Compass Point and Daily Links

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In my part of the world fall is starting to show its first cool feelings. Themorning and hazy in the evening. temperatures are moderating and the light each day seems crisp in the

We are four days into the fall festival season. The biblical Day of Atonement is five days off which means we are into a time of reflection on God's great plan of salvation and redemption for humanity. These are big days full of promise and hope and a time of anticipation.

The knowledge of the holy days give us hope for a better time and a better world-the new age foretold by all the prophets and Jesus Christ. Christ's message was anchored in the announcement of the kingdom of God (Mark 1:14-15).

I was speaking on the Sabbath about the importance of these days to the people of God and showed them where God instructs us to keep the holy days (Leviticus 23). I asked them to write down a list, a letter or a note describing just how much the days had meant to their life. Realizing that many people are uncomfortable with such self-examination I encourage them to do it a s a part of their study and preparation for the coming holy days.

So I need to ask myself, what have they meant to me? My first  thought would be they have given me an anchor in life that nothing else could replace. There are seven annual occasions to observe that tell me about God and the purpose of human life. When I appear before God on those days I reconnect with that design and learn something more about God's grand design. There has never been a regret for the path I walk during these days. That anchor provides stability and assurance to my life. I would be adrift without them.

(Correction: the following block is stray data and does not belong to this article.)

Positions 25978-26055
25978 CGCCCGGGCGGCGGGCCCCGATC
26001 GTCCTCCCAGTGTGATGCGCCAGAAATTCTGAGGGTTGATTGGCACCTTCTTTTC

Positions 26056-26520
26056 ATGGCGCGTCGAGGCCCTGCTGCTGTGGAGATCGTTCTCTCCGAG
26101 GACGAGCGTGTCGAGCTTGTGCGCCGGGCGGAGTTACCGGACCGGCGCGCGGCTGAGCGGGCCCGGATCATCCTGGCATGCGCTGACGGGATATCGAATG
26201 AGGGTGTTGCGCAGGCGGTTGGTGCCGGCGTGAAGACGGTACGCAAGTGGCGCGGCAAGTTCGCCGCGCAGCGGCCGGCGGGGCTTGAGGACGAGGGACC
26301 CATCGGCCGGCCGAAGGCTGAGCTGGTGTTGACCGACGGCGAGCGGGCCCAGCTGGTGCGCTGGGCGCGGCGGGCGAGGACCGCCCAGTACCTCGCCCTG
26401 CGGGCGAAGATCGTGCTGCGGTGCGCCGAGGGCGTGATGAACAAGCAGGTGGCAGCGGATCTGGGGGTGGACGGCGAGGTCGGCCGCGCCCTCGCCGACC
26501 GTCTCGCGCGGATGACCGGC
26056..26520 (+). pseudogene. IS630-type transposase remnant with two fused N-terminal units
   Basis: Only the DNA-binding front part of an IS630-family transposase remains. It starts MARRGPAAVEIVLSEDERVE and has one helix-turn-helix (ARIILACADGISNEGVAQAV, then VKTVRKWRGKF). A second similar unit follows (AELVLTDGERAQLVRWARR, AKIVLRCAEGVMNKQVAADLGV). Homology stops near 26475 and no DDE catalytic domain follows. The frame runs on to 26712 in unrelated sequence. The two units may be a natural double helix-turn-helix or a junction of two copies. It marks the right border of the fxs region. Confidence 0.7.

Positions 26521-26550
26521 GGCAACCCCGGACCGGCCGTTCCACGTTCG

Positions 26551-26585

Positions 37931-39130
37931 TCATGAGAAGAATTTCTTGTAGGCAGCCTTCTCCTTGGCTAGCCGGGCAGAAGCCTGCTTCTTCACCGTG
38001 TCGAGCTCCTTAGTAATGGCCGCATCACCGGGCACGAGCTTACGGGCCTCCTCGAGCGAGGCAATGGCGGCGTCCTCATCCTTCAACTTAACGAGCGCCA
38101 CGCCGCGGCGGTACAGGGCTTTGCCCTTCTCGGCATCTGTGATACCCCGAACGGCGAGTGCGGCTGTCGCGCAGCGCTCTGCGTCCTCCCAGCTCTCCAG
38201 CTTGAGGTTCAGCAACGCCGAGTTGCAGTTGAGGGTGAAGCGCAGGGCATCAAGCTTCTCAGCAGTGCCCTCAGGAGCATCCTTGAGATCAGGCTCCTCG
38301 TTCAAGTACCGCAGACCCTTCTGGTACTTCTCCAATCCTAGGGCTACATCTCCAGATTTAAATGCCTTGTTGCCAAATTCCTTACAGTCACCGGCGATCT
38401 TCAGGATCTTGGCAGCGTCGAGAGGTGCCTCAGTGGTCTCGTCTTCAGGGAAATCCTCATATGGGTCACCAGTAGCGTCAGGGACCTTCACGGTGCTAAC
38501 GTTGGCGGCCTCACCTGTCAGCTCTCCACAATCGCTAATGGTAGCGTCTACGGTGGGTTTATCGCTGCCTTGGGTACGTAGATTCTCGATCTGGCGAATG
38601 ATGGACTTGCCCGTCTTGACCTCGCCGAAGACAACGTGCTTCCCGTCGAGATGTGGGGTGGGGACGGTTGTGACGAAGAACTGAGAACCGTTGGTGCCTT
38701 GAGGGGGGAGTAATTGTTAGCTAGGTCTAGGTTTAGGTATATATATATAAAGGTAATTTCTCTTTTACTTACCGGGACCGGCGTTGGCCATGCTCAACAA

If you have not studied what the Bible says about the holy days check out this booklet of ours. It will show you God's plan through the days He calls holy.

Iran scorns French warning of war

In the War and Rumors of War Department this morning is this comment from French Foreign Minister Bernard Kouchner regarding the prospect of war with Iran. On Sunday he said, "We have to prepare for the worst, and the worst is war... an Iranian nuclear weapon would pose "a real danger for the whole world".

The Bush administration has not ruled out aa military attack against Iran if all other options fail to curtail Iran's march toward acquiring nuclear weapons. Such an attack, either by America or Israel, would throw the present Middle East scenario into another dimension. Iran would be provoked into attacking US positions in Afghanistan and Iraq. The whole equation would change.

Israeli Overflight of Syria

Strator comments this morning on the clandestine Israeli overflight of Syria on September 6. Empty fuel tanks were found on the Turkish side of the border. Speculation is that Israel may have made a pre-emptive strike on a cache of nuclear weapons provided Syria by North Korea. Below is the the Stratfor report:

This weekend, the mystery of the Israeli aircraft over northern Syria became more important and even less clear than it was before. The story began Sept. 6 with a report from Syria that an Israeli aircraft had dropped ordnance over northern Syria and had been forced by Syrian air defenses to retreat from Syrian airspace. Syria reported sonic booms in the North as, they would have it, the Israeli plane went west toward the Mediterranean at supersonic speeds. This was mysterious, as the Syrians reported no damage and only a single plane. We assumed it was an Israeli reconnaissance flight.

Then, during a meeting of Syrian and Turkish leaders, the Turkish government reported that two auxiliary fuel tanks from Israeli planes had been found in Turkish territory, close to the Syrian frontier. That would indicate that the Israelis were operating very close to the Turkish border, had been detected by the Syrians, released their fuel tanks and took off. That story left two unsolved mysteries: First, what were the Israelis looking for that close to the Turkish border -- or more precisely, right on the Turkish border? And second, why were the Turks so touchy about some drop tanks that were, after all, left behind by Israel, a country with which Turkey has close military relations? And of course, that takes us back to why the Israelis would be monitoring events on the Turkish-Syrian border themselves instead of just asking the Turks.